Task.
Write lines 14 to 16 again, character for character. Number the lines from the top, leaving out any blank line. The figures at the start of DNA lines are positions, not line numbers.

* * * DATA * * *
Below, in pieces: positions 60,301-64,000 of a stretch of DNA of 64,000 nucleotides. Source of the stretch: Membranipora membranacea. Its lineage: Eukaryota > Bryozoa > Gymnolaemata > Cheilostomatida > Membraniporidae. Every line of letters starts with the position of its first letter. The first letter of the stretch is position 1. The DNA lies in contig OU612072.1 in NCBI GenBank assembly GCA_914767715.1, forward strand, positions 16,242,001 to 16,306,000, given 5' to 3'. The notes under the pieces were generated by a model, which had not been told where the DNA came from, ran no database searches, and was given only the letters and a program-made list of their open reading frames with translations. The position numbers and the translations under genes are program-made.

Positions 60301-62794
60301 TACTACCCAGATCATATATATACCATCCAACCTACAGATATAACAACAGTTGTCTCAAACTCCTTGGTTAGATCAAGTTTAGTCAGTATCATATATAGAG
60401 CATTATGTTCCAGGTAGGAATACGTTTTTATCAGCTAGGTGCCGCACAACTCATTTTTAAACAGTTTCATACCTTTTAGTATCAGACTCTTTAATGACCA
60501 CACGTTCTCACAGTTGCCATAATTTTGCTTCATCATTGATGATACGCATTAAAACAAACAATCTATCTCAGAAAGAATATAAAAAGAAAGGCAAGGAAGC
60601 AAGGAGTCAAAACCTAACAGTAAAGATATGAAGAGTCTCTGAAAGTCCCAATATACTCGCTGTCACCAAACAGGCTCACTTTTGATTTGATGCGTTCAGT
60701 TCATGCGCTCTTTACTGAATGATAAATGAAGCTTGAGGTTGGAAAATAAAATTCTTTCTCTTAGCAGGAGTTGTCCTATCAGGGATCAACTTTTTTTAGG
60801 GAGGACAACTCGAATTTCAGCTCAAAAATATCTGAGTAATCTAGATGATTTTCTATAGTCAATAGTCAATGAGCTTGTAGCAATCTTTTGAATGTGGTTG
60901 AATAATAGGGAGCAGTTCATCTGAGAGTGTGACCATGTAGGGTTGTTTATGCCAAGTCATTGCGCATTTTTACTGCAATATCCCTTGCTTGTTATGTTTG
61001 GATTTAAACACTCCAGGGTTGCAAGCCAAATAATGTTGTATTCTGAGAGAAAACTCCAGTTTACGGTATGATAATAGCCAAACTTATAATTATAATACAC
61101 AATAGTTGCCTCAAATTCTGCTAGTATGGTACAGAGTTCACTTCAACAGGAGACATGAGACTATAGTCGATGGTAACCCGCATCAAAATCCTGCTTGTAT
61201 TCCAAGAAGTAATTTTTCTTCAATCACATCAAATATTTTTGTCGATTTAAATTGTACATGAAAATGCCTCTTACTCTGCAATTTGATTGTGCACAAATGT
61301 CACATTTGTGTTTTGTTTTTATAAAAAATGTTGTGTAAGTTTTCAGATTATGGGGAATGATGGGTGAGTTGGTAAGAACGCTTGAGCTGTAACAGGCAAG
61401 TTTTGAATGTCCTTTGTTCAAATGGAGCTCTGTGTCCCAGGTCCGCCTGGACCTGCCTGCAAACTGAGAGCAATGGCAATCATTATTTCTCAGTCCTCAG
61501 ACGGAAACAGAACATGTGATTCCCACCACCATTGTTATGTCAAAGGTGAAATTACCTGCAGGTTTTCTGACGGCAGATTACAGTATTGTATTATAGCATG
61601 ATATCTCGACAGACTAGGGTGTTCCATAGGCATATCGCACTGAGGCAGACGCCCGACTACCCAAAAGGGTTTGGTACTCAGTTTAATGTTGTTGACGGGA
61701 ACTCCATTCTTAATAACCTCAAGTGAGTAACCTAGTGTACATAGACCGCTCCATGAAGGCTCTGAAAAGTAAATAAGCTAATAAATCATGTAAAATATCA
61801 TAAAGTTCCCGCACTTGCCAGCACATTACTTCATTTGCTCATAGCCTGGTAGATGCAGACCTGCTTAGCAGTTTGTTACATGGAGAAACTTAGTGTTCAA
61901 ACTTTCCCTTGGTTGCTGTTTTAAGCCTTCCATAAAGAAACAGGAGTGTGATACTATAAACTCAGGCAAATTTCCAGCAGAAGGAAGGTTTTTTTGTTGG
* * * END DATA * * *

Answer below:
61401 TTTTGAATGTCCTTTGTTCAAATGGAGCTCTGTGTCCCAGGTCCGCCTGGACCTGCCTGCAAACTGAGAGCAATGGCAATCATTATTTCTCAGTCCTCAG
61501 ACGGAAACAGAACATGTGATTCCCACCACCATTGTTATGTCAAAGGTGAAATTACCTGCAGGTTTTCTGACGGCAGATTACAGTATTGTATTATAGCATG
61601 ATATCTCGACAGACTAGGGTGTTCCATAGGCATATCGCACTGAGGCAGACGCCCGACTACCCAAAAGGGTTTGGTACTCAGTTTAATGTTGTTGACGGGA